A dynamic ISS prepares for its future, and its end
by Jeff Foust
|“The station is in very good condition,” said Sergey Ryzhikov of Roscosmos during a NASA TV media event. Regarding the air leak, he said, “don’t worry.”|
NASA has made clear its long-term plan is to eventually retire the station and, rather than build a replacement, shift to using commercial space stations whose development the agency is stimulating (see “Making the transition from the ISS”, The Space Review, September 8, 2020). Doing so, NASA has argued, will allow it to maintain a presence in low Earth orbit as a customer—but not the only customer—of commercial stations, freeing the agency from at least some of the multibillion-dollar annual cost of operating the ISS. That transition, though, depends on having one or more stations ready by the time the ISS reaches the end of its technical or political life.
The policy constraint is probably the lesser of NASA’s concerns. While the agency proposed a couple years ago to end direct federal funding of the ISS in 2025, Congress sharply rejected that proposal and the administration has not pursued it. The ISS is currently formally authorized only through the end of 2024, but members of Congress have proposed extensions of that authorization through 2030.
International partners would likely support an extension of ISS operations to late this decade. That includes Russia, which has largely rejected participating in the NASA-led Artemis program but is willing to continue work with NASA on the ISS. “We and our partners are discussing an option to extend its lifetime to 2028 or even 2030,” Dmitry Rogozin, director general of Roscosmos, said during a panel at the International Astronautical Congress (IAC) October 12. “We are ready to consider any proposal from our partners.”
A bigger concern is technical. Those core ISS modules—Unity, Zarya, and Zvzeda—have now been in orbit for more than two decades, and may be showing signs of their age. In recent weeks the ISS crew spent time tracking down a small but persistent air leak, which required the three-person crew to “camp out” in the Zvezda module over two weekends, sealing off the other modules of the station to track down the leak.
That leak, it turned out, was in Zvezda itself, which a cosmonaut found by watching tea leaves as they followed an air current that led to the leak. That leak has been sealed, but around the same time the station’s Russian segment suffered malfunctions of its oxygen generator and its toilet.
The station’s current crew—like 20 years ago, two Russians and one American—played down the latest problems. “The station is in very good condition,” said Sergey Ryzhikov of Roscosmos during a NASA TV media event October 30. Regarding the air leak, he said, “don’t worry.”
|“From all the analysis that’s been done, technically, we can support 2030 and beyond,” said Mulholland.|
“If you follow station news, you’ll hear about things breaking all the time. They’re not really breaking,” said NASA’s Kate Rubins in the same event. In many cases, it’s hardware that reaches the end of its service life and be replaced with spare parts on the station, she argued. “So, the toilet breaking? I don’t worry about that. The toilet breaks all the time. We fix it. It’s not a big issue.”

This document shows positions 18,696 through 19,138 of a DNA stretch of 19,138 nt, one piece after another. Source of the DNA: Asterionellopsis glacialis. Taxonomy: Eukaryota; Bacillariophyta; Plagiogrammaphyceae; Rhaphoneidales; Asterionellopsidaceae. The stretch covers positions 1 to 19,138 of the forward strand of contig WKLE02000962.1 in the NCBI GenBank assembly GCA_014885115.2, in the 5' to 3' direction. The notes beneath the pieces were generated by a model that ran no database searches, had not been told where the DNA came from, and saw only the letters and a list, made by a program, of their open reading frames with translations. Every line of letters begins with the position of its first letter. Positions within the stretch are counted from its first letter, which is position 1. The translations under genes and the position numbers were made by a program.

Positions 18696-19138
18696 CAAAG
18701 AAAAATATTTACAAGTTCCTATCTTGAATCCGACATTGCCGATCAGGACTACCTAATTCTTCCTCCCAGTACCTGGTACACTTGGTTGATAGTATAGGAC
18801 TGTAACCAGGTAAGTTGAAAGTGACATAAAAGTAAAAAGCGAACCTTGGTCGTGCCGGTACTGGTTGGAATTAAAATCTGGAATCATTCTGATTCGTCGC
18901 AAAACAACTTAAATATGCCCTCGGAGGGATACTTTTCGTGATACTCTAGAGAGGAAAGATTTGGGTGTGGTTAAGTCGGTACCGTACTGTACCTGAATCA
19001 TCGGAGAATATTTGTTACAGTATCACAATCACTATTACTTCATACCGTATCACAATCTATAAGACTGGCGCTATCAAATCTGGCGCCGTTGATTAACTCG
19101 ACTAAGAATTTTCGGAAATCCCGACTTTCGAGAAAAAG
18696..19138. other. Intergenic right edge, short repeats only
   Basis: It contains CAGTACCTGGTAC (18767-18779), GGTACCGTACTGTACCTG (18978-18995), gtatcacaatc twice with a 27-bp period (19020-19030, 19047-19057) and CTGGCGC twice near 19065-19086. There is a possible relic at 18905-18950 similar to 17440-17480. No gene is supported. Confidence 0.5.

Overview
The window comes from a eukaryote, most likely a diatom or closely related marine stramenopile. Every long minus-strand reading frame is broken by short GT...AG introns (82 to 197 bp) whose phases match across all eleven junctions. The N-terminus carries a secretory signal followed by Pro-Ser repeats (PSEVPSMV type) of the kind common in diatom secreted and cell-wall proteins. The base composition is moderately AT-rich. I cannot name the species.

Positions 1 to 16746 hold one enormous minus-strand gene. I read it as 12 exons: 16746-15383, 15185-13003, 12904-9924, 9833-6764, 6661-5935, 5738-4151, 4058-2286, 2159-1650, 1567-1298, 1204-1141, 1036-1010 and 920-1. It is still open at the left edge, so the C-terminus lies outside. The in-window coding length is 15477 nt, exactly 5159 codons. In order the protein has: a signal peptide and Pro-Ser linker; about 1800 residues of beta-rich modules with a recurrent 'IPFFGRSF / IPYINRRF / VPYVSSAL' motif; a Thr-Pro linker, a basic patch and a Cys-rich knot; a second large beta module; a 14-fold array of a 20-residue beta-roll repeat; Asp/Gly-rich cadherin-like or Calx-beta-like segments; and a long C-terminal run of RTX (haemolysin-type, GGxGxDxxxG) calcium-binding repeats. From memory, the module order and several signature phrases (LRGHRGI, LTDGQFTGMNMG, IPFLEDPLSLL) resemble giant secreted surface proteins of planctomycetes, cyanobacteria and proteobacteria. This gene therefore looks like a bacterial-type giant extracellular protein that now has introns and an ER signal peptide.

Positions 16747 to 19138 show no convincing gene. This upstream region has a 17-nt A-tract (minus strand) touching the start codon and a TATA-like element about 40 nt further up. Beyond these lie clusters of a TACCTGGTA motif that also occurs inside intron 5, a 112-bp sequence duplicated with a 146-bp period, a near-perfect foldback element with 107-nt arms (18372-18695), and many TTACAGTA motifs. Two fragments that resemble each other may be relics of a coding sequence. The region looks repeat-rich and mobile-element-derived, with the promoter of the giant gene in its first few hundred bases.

Engineering analyses performed in the last several years have found that the station should be able to operate through at least 2028. “From all the analysis that’s been done, technically, we can support 2030 and beyond,” said John Mulholland, ISS program manager at Boeing, NASA’s prime contractor for the station, during a call with reporters October 13.
He and others see the ISS entering something of a golden age in the coming years. A major reason for that is the introduction of commercial crew services, which not only end reliance on the Soyuz for accessing the station also allows NASA to expand the crew by one, creating significantly more time for ISS research. (In fact, once the SpaceX Crew-1 mission arrives at the ISS, there will be five astronauts in the US segment of the station, counting both the four NASA and JAXA astronauts on Crew-1 as well as Rubins.)
“The real value of the International Space Station is going to be the scientific advancement and the scientific discoveries,” Mulholland said, “that are going to pay back the commitment to the International Space Station.”
Having additional crew is giving NASA some flexibility in planning ISS operations. “Crew time has generally been our biggest constraint to executing things on orbit,” said Marybeth Edeen, manager of the ISS research integration office at NASA, during a presentation at an October 15 meeting of the Aeronautics and Space Engineering Board (ASEB). Planning for station operations now has a positive margin: more crew time than allocated tasks. “Never had it before,” she said. “We have crew time that we haven’t exactly figured out how we’re going to use.”